Blog on the Run: Reloaded

Friday, November 2, 2012 5:56 pm

“The Handmaid’s Tale,” our kids, monsters, and writing in blood

Just a little too late (and, boy, there’s both a pattern and a metaphor) for Banned Books Week, a woman named Lisa Reid has arisen here in Greensboro to complain that students at Grimsley High School shouldn’t be allowed to reid Margaret Atwood’s “The Handmaid’s Tale.” She’s afraid high-school-age students will be harmed by the book, and she claimed that the Guilford County Schools have no standards for determining appropriate reading material for children.

Well, I take second place to no one in my hatred for the disorganization and clutter of the GCS website, whose search algorithm seems to have been written by developmentally disabled chipmunks, but, that hatred notwithstanding, I found such standards in less than 30 seconds. If Reid wants to argue that the standards are inadequate, we can have that conversation, as long as she’s willing to discuss what an objectively quantifiable definition of “adequate” might look like. But, sorry, she doesn’t get to lie.

Over at the collection of right-wing nut jobs playing journalist at the Greensboro Guardian, Joe Guarino, who, as a book critic, makes a pretty good physician, claims that the book “has numerous sexual references and graphic passages.  It repeatedly depicts promiscuity and multiple partner sexuality.  It contains cultural messages regarding sexuality and relationships that are potentially harmful to adolescents during their formative years. The book also glorifies drug use and dwells on suicide.  There is considerable profanity found throughout the book– which also contains unfavorable depictions of Christianity.”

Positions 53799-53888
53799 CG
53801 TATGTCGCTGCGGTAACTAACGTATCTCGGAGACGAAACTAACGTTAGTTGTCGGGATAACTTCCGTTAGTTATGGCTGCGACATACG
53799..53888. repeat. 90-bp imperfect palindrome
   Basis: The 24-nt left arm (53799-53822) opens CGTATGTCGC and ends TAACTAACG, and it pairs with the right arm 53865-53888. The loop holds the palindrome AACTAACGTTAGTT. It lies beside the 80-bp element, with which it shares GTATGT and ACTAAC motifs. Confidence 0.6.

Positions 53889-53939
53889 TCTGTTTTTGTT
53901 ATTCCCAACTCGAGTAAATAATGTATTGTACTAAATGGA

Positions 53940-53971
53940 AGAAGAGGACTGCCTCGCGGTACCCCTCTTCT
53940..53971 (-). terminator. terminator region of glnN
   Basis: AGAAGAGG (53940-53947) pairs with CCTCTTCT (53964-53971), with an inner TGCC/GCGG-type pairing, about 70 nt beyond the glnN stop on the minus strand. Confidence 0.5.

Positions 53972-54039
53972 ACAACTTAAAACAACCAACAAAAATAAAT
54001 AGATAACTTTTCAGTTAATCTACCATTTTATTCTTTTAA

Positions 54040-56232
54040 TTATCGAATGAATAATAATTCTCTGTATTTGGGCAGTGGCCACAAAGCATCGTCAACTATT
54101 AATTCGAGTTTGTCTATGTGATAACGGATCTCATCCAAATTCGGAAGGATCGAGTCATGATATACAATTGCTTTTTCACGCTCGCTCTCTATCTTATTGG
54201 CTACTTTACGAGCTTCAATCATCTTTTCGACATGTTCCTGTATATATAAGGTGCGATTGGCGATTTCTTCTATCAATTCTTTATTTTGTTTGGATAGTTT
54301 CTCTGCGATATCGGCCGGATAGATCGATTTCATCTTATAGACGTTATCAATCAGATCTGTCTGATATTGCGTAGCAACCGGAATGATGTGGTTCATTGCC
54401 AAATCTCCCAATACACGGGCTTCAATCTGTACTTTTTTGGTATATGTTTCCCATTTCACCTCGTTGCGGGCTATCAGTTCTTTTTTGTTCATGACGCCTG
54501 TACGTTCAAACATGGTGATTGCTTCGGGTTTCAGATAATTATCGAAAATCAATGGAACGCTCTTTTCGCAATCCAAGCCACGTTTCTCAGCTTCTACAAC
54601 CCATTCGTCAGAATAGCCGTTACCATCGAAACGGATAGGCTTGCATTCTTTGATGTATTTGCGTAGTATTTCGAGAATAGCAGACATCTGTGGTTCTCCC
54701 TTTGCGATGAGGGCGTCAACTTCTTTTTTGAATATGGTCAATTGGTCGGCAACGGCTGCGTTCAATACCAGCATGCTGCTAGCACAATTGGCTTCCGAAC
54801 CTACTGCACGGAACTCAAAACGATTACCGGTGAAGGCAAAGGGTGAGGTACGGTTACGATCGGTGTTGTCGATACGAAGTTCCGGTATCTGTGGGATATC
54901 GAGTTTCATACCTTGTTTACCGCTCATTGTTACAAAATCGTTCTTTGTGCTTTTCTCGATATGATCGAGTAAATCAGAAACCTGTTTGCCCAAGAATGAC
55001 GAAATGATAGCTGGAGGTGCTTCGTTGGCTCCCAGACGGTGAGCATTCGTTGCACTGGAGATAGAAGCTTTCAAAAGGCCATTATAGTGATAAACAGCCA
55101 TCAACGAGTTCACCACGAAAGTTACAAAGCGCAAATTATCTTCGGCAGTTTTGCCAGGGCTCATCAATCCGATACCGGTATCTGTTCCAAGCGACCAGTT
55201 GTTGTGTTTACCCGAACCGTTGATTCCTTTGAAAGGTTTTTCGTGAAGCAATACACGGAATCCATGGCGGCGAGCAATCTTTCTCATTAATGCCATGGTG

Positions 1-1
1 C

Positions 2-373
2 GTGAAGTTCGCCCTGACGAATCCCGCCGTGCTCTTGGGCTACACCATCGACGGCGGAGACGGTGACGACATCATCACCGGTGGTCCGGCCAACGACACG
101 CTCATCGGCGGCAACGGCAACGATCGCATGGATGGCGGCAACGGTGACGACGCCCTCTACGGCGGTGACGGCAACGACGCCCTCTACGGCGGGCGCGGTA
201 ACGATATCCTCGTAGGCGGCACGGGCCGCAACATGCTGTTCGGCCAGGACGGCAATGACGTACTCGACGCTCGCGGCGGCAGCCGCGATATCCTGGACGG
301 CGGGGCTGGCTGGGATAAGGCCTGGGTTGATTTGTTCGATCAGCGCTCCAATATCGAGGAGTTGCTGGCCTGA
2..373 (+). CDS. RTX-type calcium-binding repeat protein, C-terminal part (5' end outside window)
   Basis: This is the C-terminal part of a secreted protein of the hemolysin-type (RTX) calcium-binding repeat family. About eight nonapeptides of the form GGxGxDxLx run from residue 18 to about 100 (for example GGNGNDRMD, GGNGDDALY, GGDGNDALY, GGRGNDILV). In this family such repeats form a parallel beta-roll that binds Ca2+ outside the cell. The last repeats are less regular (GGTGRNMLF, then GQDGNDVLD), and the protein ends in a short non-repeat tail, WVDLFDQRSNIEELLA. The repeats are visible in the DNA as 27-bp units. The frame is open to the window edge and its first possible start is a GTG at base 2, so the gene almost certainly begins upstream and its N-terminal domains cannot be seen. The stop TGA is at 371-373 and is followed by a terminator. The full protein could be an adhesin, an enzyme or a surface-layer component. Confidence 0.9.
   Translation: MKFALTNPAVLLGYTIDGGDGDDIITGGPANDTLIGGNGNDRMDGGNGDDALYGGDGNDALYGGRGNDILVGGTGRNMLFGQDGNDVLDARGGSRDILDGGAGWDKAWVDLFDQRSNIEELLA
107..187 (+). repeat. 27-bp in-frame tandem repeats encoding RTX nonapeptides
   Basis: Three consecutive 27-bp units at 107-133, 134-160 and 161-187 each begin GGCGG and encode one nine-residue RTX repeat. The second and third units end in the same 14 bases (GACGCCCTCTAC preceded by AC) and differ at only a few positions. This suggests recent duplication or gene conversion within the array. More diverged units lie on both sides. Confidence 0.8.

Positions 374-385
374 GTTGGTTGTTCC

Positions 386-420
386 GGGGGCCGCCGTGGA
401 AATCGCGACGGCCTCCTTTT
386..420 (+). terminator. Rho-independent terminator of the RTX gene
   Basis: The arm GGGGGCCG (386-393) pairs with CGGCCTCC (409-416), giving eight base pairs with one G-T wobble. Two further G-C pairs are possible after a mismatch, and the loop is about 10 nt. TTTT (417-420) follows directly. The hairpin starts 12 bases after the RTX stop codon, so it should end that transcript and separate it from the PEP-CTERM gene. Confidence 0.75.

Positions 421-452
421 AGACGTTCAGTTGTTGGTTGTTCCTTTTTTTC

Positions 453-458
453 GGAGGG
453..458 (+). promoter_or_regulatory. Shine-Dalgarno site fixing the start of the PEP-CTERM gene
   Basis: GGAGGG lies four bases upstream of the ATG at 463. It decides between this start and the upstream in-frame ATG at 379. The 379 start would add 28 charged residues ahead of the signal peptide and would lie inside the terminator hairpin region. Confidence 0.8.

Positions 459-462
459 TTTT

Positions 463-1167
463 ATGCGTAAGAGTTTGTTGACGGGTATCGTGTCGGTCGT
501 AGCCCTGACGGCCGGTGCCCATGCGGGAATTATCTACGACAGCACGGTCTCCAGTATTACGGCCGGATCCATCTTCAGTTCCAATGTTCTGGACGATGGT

Well, no. It doesn’t contain “unfavorable depictions of Christianity.” It contains the things he mentions as hallmarks of the kind of patriarchal, authoritarian crushing of liberty that Jesus Christ himself explicitly condemned. That condemnation  notwithstanding, that’s precisely the kind of religion to which Guarino adheres. He’s free to do so, but he’s not free to try to use the power of government to impose his beliefs on the rest of us, which is what he endorses.

I won’t go over the whole plot of the book here, but the conservative critics’ main problem with Atwood’s book is that although she wrote it as a cautionary tale about a dystopian future,  they want to use it as a freakin’ government instruction manual, as guys like Todd Akin, Joe Walsh and Richard Mourdock, and every single GOP national platform since 1980, already have demonstrated.

And with all due respect to Lisa Reid, if her own children are fine and healthy and unmolested, she’s blessed, but many of their peers, even at a “good” school like Grimsley, aren’t so lucky. As Sherman Alexie, author of the young-adult book  “The Absolutely True Diary of a Part-Time Indian,” writes:

 I can’t speak for other writers, but I think I wrote my YA [young-adult] novel as a way of speaking to my younger, irredeemable self.